But all of this math, science, and history is beyond the capabilities of leftists who, like amoebae, simply respond to stimuli with ignorance-based judgments. The left’s rejection of history, seen in their fetish for destroying all reference to anything that happened before they reached puberty, renders America’s left (and most of the population under the age of 40) incapable of evaluating any situation against historical norms. This is why the younger generations (and Pope Francis) negatively judge everyone who lived before them rather than judging themselves through the eyes of their ancestors.
Here’s an example. My great grandfather was a country doctor who practiced medicine around Lynn and Chamois, Missouri from about 1880 until 1910 when he moved his family to St. Louis. As a country doctor, Dr. William T. Mahon worked with the tools he had available.
In the 1880s, a boy in his area was kicked by mule, crushing his skull. Doctor Mahon removed the bone fragments, relieving cranial pressure, but some of the fragments were too small to piece back together. He needed a substance to protect the brain.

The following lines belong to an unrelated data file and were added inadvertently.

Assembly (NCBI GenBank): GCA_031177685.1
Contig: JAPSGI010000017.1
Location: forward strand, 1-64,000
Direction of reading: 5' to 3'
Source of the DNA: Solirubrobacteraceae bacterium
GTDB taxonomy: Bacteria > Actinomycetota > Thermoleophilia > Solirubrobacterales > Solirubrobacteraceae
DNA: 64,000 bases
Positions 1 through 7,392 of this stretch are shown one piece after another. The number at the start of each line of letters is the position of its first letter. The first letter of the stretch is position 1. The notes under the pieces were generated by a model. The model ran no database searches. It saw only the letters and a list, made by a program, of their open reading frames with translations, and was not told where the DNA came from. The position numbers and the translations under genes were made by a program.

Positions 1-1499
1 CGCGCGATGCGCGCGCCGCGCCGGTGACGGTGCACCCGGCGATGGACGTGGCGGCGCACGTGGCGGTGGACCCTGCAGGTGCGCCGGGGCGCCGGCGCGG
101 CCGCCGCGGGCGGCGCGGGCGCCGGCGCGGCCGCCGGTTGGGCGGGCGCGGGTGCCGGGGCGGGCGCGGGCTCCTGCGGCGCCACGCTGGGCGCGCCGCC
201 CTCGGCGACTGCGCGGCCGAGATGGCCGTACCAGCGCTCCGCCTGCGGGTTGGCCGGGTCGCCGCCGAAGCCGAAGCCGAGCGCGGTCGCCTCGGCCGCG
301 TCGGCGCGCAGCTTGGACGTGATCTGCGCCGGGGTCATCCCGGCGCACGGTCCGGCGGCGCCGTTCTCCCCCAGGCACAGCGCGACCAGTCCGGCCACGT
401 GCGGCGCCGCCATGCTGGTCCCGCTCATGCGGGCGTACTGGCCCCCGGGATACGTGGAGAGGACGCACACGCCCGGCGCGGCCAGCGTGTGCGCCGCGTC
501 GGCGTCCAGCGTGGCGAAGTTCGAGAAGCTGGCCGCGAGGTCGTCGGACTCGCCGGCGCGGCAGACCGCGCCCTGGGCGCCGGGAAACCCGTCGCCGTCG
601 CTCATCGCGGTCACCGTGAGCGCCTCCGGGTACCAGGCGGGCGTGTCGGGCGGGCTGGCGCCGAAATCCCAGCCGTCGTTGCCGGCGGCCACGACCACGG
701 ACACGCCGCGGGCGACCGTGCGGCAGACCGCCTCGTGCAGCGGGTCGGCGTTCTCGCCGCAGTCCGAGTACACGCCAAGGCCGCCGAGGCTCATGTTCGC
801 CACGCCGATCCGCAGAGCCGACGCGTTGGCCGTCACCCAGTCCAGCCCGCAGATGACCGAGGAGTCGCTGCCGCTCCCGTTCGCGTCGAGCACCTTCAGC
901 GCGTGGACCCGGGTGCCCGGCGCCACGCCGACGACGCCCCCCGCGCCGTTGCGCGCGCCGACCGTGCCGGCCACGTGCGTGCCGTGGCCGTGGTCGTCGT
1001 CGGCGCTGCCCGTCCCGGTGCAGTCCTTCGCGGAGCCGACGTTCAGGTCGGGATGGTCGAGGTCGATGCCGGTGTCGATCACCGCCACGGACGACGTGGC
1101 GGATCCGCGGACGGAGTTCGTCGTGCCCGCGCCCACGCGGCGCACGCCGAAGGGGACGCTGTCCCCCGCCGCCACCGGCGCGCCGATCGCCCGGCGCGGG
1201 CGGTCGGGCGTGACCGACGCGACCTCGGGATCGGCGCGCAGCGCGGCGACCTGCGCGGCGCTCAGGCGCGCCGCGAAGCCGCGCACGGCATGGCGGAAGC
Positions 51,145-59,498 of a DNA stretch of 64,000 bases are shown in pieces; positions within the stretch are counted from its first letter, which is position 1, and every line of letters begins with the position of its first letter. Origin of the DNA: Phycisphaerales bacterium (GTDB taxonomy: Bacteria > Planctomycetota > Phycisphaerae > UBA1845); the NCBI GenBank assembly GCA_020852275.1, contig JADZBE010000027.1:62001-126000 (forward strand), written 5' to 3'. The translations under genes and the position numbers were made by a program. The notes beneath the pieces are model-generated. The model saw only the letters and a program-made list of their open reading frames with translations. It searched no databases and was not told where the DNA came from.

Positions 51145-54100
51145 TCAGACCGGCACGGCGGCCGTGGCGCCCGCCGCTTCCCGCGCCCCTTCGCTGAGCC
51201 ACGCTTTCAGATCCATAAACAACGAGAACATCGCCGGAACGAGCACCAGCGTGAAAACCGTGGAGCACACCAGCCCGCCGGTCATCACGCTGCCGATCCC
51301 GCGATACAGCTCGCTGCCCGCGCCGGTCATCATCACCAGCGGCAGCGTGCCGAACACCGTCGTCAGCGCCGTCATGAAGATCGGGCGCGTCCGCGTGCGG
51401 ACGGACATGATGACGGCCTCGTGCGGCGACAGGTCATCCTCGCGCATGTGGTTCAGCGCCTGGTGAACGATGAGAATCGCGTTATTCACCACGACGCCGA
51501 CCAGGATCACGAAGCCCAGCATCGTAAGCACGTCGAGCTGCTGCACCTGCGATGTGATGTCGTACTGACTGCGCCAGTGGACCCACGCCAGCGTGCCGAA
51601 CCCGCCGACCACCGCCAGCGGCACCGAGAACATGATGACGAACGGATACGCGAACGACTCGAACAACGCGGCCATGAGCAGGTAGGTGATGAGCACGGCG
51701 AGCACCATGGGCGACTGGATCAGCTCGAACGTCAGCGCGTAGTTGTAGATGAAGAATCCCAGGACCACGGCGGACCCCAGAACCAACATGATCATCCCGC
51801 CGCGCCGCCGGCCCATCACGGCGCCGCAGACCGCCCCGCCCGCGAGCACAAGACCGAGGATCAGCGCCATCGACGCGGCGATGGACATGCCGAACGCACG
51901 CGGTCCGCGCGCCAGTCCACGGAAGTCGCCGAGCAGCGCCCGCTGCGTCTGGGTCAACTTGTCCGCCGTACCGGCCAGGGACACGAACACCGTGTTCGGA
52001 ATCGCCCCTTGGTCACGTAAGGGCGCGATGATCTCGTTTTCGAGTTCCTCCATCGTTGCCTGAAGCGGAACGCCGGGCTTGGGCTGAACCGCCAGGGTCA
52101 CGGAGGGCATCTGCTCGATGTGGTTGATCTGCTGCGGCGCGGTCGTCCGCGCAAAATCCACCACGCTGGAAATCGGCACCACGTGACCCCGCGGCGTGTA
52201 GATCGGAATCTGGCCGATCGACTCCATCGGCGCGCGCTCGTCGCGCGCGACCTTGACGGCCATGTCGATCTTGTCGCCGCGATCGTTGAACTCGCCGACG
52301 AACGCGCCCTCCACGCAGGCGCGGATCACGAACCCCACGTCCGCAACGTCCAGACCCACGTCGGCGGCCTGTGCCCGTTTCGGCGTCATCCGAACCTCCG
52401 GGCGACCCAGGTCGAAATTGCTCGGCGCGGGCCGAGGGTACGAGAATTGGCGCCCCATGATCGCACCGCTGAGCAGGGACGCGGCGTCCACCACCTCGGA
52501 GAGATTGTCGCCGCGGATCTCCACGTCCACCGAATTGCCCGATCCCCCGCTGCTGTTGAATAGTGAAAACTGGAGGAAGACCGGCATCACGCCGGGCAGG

His father was a doctor, too, but also a blacksmith. (Doctoring didn’t always pay the bills in Lynn, Missouri, in 1880. Doctors needed a second source of income.) The two Doctors Mahon could have fashioned an iron piece, but it would have been too heavy. So William T. Mahon settled for the best available alternative: lead.
When I told this story to a modern doctor, he became instantly angry at my great grandfather. “He might as well have let the kid die,” he said. “Putting lead inside someone’s body is poisoning. Your grandfather should never have had a medical license.”